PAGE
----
Two things made me take up my (electronic) pen today.
First, on BBC TV yesterday the wonderful Martha Lane Fox gave the annual Richard Dimbleby lecture.
The BBC web site summarise what it was all about
She will challenge us all – leaders, legislators, and users – to understand the internet more deeply and to be curious and critical in our digital lives in order to tackle the most complex issues facing our society.
It reminded me that not long after I started the HelpGov blog I responded to a consultation she organised as the government’s then digital champion on the future of the old (and appalling) UK government web sites. Her efforts led to the formation of the GOV.UK team and something of a transformation in the UK government’s web presence.
Second, and much more prosaically, I’ve just renewed my vehicle tax online. As a once-upon-a-time advocate of process maps I thought I’d compare the pre-web and GOV.UK processes of this onerous task. As you’ll see they’re not strictly process maps, but you’ll get the point.
There are/were other ways to fulfil the same task but this is the way I used to do it and did it today.
As I said, it’s prosaic, isn’t it? It’s even more prosaic than my steps suggest because the web site is just about one of the easiest I’ve used, with my payment accepted with less information than most commercial sites and an e-mail already received confirming all the details and that I’m now taxed for another twelve months.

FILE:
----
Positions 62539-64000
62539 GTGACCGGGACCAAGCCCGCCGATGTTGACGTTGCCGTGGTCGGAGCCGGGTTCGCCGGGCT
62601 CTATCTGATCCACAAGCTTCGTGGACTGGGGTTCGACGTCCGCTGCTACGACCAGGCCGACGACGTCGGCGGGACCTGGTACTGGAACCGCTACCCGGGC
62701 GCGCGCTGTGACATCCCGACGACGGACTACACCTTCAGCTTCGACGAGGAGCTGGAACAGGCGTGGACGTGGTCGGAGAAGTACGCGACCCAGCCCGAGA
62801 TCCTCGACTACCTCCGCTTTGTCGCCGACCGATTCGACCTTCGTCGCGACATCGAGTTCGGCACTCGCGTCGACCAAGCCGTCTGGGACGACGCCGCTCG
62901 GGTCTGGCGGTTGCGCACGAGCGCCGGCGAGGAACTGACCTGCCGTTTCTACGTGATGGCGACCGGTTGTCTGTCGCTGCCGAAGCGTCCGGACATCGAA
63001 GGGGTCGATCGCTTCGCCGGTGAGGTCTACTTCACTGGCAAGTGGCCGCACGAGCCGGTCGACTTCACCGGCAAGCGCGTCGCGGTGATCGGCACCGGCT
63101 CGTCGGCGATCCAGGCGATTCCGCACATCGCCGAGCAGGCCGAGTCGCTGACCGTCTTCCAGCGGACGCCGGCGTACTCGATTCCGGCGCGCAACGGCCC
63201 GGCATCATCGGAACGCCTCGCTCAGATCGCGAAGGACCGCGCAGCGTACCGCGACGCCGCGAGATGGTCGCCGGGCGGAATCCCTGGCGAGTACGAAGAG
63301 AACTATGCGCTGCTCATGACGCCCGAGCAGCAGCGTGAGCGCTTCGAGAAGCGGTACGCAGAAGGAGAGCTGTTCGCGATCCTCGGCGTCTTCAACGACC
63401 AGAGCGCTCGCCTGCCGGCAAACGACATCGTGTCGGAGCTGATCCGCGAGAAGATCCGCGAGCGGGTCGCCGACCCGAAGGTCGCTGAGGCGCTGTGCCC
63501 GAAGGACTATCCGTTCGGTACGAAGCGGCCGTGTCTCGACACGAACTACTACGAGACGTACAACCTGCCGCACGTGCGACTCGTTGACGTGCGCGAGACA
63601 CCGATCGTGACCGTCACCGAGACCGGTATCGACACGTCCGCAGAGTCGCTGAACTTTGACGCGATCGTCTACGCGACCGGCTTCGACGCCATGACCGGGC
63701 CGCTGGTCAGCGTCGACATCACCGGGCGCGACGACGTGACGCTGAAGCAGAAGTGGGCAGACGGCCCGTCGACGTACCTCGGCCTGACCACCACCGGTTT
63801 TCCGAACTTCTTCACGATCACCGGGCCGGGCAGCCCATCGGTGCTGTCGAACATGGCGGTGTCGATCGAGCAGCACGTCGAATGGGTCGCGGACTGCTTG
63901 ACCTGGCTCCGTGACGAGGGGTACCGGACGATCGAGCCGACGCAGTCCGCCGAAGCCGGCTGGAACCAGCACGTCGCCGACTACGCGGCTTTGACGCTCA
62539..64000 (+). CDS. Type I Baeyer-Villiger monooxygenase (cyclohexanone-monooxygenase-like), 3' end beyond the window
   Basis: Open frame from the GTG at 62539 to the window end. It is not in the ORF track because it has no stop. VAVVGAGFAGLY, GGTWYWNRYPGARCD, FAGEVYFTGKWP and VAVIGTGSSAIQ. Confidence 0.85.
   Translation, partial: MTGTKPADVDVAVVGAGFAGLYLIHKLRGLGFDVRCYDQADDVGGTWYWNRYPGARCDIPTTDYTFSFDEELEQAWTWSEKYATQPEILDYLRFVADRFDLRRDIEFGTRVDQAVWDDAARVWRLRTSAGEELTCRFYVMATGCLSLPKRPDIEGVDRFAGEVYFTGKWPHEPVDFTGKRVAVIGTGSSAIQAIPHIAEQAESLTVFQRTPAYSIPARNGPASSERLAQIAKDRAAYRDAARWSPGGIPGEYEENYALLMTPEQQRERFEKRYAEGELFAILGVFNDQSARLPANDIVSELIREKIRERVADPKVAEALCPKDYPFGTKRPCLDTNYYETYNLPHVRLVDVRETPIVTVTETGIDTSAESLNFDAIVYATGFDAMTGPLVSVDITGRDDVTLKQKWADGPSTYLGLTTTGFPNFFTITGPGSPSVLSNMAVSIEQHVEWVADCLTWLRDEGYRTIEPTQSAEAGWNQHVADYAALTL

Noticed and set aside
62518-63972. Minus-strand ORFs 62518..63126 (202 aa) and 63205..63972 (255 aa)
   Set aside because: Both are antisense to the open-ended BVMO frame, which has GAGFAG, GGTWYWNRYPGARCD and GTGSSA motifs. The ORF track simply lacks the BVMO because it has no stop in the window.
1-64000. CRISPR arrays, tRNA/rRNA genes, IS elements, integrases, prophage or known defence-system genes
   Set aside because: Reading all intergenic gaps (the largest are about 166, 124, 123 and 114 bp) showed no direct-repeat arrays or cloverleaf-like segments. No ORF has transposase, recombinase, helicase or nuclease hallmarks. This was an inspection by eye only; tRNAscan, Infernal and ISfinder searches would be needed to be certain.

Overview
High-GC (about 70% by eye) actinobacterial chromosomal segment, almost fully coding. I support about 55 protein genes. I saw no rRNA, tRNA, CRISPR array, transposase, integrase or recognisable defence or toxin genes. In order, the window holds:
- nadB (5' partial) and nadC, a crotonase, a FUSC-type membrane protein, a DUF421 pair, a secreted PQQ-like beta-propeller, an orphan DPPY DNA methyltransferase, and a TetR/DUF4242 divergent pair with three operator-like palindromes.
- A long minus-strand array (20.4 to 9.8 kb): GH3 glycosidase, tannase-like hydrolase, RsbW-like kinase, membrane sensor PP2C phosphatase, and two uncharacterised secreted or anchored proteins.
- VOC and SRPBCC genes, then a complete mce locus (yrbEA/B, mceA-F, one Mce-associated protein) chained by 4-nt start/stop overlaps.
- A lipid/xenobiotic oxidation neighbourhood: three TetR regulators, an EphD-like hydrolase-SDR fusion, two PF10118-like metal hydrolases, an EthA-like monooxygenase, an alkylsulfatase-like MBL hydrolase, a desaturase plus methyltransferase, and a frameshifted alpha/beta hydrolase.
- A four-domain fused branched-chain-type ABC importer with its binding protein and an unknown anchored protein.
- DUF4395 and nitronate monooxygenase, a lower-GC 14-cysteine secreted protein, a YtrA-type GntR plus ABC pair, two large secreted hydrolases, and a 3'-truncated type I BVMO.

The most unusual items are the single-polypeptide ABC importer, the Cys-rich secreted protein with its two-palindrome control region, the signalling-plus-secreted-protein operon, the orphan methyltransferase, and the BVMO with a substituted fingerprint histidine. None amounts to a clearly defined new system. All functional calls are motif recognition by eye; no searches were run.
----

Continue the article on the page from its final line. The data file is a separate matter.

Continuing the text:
The impressive thing is that the change not only focusses on my needs as a taxpayer but also must save major costs in staff time and printing.
And it’s not only the transaction that’s been made easier. If I want to check any question about taxing my car, or indeed any other aspect of government from policies to the availability of data it’s easy to find on GOV.UK.
I’m almost ashamed at both my cynicism when I wrote to Baroness Lane Fox in 2010 and my misunderstanding of what she was about.
Only one thing wrong. The amount of tax I’m paying is outrageous. But I can’t blame Martha or the GOV.UK team for that.
If you work in the public sector, how does your organisation’s web site match up to the GOV.UK standards?